The Ukrainian crisis has cracked open the Indian economy’s sore spots. India faces two choices now: whether to maintain a careless “leave-it” attitude or to recalibrate monetary and fiscal funds. A few months into 2022, the Indian economy has been shaken.
The rupee sank to an all-time low, the prices of FMCG, i.e., fast-moving consumer goods, have hiked, and milk has gotten costlier. To add to that, fuel prices have also increased, making it a challenge for citizens to face, and the prices of metals have also not been left behind, causing other household commodities to follow the lead of the price hikes.
It is estimated that even if the Central Government slashes down the fuel taxes as they did in November 2021, the average consumer price index inflation for the financial year 2023 could exceed the MPC’s (Marginal Propensity to Consume) upper tolerance limit of 6.0%.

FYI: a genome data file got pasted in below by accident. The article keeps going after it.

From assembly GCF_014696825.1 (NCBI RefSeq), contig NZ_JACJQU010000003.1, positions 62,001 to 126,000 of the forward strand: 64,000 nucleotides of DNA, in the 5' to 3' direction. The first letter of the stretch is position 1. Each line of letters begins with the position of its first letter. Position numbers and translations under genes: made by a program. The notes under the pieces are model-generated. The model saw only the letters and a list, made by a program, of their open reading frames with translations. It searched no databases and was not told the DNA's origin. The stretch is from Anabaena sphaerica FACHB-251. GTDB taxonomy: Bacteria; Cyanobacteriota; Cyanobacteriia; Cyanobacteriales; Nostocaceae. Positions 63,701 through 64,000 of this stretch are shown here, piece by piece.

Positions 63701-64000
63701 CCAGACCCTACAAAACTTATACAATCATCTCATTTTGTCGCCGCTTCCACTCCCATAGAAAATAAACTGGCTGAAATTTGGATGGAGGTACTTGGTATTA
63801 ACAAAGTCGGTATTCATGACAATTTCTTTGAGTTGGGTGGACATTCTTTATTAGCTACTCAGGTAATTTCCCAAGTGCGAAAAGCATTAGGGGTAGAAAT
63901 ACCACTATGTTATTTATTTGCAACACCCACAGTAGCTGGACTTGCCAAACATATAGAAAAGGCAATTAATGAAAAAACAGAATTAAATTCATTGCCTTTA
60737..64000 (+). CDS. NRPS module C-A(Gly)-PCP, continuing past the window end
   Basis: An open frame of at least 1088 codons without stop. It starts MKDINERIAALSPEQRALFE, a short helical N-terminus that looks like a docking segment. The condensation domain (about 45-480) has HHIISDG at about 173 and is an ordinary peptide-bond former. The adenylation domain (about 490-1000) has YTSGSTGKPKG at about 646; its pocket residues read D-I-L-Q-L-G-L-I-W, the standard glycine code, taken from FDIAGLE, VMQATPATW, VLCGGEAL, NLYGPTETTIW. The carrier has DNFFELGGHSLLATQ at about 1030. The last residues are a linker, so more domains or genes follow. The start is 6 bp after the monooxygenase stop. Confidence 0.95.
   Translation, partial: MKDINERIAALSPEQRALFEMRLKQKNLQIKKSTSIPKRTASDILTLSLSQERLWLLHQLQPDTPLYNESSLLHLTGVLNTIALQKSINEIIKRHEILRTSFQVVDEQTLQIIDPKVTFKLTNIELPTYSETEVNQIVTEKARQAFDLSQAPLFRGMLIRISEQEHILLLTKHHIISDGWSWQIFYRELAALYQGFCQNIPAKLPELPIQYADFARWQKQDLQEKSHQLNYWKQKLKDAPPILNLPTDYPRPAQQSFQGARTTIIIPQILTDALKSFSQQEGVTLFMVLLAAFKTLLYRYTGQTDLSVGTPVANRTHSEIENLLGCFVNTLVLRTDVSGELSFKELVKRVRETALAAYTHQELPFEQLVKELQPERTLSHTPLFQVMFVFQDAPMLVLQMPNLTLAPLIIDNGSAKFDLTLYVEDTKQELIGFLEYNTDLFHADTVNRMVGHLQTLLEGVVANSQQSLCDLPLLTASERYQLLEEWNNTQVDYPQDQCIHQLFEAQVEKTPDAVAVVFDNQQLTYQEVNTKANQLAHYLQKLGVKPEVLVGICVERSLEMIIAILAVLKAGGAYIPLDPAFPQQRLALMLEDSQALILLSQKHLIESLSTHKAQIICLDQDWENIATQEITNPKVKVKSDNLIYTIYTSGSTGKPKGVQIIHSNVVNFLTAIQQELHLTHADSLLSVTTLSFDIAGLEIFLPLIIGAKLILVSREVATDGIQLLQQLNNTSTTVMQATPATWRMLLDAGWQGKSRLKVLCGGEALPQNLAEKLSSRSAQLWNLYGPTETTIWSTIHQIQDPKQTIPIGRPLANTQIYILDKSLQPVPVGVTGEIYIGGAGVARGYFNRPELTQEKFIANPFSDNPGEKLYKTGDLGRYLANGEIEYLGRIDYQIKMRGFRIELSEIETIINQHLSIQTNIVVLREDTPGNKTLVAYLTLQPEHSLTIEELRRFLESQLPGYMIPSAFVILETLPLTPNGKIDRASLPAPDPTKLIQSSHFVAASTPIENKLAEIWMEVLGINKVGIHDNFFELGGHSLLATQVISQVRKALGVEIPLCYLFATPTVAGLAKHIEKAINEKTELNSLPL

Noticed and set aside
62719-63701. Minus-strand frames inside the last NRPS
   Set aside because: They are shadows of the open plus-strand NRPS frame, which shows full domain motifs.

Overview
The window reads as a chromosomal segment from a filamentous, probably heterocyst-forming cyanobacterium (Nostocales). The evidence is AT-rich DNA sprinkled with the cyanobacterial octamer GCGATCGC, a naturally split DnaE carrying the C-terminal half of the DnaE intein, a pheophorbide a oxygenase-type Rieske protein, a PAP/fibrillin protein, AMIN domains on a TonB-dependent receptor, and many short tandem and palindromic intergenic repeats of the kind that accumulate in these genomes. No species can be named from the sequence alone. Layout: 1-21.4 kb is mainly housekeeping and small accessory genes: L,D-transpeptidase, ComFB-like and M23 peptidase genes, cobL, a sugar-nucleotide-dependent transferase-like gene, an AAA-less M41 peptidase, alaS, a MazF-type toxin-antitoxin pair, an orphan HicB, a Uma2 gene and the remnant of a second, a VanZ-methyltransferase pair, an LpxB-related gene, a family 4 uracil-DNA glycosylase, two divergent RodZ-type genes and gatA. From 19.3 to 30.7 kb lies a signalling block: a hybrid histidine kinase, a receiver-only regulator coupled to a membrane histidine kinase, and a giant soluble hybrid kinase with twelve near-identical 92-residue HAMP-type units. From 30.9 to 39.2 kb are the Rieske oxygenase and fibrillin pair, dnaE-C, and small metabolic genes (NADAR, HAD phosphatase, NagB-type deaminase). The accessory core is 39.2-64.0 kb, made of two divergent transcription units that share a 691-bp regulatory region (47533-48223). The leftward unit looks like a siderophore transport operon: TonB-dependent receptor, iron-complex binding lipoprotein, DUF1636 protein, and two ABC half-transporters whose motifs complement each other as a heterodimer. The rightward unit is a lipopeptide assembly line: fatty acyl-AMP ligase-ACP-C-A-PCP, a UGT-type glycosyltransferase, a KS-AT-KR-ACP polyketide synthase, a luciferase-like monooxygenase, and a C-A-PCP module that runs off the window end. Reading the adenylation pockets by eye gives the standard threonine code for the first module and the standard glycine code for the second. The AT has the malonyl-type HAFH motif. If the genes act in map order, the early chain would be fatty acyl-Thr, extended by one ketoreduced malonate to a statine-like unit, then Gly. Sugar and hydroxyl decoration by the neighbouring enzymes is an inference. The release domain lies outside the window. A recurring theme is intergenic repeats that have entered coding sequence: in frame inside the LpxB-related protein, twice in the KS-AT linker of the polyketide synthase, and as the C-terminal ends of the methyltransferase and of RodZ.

Inflation has been upsurging for two years now, and certain economists have warned of impending stagflation, i.e., a combination of high unemployment, rising prices, and slow economic growth.
During the pandemic, the majority of households and small businesses suffered, and it was very well reflected in the static nature of overall real GDP throughout the years FY ’20 and FY ’22.
The ICRA estimates that, with an assumption of crude at $130 a barrel, the current account deficit spikes to 3.2% of GDP. There are also believed to be “large-downside risks” to an 8% GDP target.
The problems have been added to with the depreciating value of the rupee because of the stock market outflows, raging oil prices, the zing in the dollar, and the most disturbing challenge of unemployement, with the running unemployement rate for March at 7.8%.
The Indian economy has been struggling for many quarters now, and without monetary and fiscal recalibration, it is impossible to hope for a fully or even partially recovered economy.
Published by: Shivani Bhalke
Edited by: Subbuthai Padma